In the United States the name Tompkins is rarely recognized unless you have an intimate knowledge of the history of companies such as North Face, Patagonia, and Esprit. However, mentioning that name in Chile elicits passionate responses from even the most unexpected people. Upon retiring from the apparel industry, Doug and Kristine Tompkins have become Chile’s largest private landowners and the most controversial conservationists on the continent.
The couple have started half a dozen organizations to support their ultimate goal of “buying land with conservation value to develop a public infrastructure and manage it as a national park with public access that the state would run.” In an effort to duplicate their success in the apparel industry, the Tompkins have created a Patagonian eco-empire.
Their biggest project, Pumalin Park, is 300,000 acres and stretches from the coast of Chile to the border with Argentina. For some this is an impressive accomplishment in conservation—others, especially local residents, remain skeptical.
In 2007, Endesa Chile, a subsidiary of the Italian company Enel, and the Chilean company Colbún proposed a joint venture called HidroAysen. The project would involve the construction of five mega-dams near Pumalin Park. Doug Tompkins was the primary financier of the movement against the dams.
As the executive director of Pumalin Park, Hernan Mladinic was very involved with the anti-dam movement. “This is an inconvenient project. It’s an unnecessary project,” he said. “We can provide energy. We understand Chile needs energy like any society but we can find alternatives that are less environmentally harmful and are the energies of the future. Building dams are technology of the past.”
For eight years Mladinic and others sustained the movement, called Patagonia Sin Represas (“Patagonia Without Dams”). In 2011, 100,000 protesters marched in the streets of Santiago. Polls suggested over 60 percent of Chileans were anti-dam in the last four years before the project was rejected. Patagonia Sin Represas revolutionized environmental and citizen-driven protests in Chile.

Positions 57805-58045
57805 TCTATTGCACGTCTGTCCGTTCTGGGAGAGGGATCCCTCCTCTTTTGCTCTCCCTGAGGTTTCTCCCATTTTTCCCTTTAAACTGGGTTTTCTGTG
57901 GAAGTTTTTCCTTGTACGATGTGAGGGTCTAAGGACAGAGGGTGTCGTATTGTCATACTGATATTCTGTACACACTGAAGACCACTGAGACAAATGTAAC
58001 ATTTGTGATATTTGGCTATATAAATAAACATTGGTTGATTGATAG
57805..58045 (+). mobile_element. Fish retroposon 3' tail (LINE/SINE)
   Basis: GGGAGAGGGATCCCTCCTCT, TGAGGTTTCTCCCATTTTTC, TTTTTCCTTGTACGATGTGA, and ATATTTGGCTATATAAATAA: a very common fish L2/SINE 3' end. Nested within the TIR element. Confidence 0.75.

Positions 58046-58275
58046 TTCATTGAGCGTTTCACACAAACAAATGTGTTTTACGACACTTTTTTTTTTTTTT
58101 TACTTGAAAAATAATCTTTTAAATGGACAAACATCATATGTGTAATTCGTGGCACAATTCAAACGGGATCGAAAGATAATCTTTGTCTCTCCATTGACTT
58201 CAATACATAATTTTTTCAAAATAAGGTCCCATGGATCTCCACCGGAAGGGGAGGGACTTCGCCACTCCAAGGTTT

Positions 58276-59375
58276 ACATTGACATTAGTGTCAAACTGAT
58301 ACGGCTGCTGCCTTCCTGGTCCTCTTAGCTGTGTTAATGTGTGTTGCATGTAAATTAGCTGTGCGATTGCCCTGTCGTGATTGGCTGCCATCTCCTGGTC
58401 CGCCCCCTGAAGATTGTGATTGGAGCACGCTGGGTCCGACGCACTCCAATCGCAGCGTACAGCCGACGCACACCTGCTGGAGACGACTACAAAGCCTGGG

“We changed the way any company would now approach any project," Lmadinic said. "Location is very important. The size of the project is important. Here we were talking about a huge project that was going to change the energy metrics in Chile. This kind of project produces structural changes.”
However, Maria Irena Soto the director of communications for HidroAysen, said that Tompkins’s goals came into conflict with the small farmers and ranchers of the community. Tompkins effectively bought estates, which were cattle ranches, and changed the way these were used.
The goal of protecting biodiversity at all cost is as polarizing as the economic goals of international developers like Endesa and Colbun. Ranchers and farmers understand sustainability better than anyone. These individuals have learned how to balance environmental, social, and economic gains and loses. Tompkins’ focus on protecting flora and fauna without consideration for humans did not go over well with local communities.
Carlos Olivares, the president of La Voz de Patagonia (“Voice of Patagonia”), started a movement among residents in the towns near Tompkins’s planned national park called Patagonia Sin Tompkins (“Patagonia Without Tompkins”). He distributed buttons, stickers, and banners and also organized non-violent protests, saying, “Mr. Tompkins has eliminated like 30,000 sheep and 4,800 cows. He has taken away the labor source of 80 families every year. He destroyed our culture and destroyed our history and now he doesn’t want us to develop. He doesn’t want us to make roads or bridges. Nothing!” Olivares continued, “I want you all to know that Mr. Tompkins doesn’t represent us. He has come to invade our land.”
No matter whether the international billionaire philanthropists or the developers win, the outcome for locals may be the same: They will be silenced. Progress has many different definitions, and unfortunately for Chile, individuals and corporations from the U.S. and Europe with capital and political power are taking matters into their own hands to control how they feel Chile should develop. The question is, is this their country to develop? Has globalization reached a point where we are all encouraged to act as global citizens or is the first-world overstepping its boundaries? Why have the Tompkins taken it upon themselves to protect biodiversity in Patagonia and not Alaska, a part of their own country struggling with environmental degradation? Is it simply easier to be a hero in a developing country than in our own?
Patagonia Sin Represas, the movement funded by the Tompkins, has changed activism in Chile. “People think that all this energy and time you are spending doesn’t work because it is going to be approved anyway. This happens often when you have these David and Goliath fights, but now many people are saying, wow, if we get organized, we get focused, and we are committed, we can change the course of what reality shows us,” said Mladinic.
The last frontier—Patagonia, its people, culture, environment, and economics—may have escaped hydroelectric mega-dams for now, but the conflict continues. While the future of Patagonia remains uncertain, local residents have seen the power of activism. Patagonia is more than its environment. Although outsiders may have left their mark this time, that might not be the case for the future.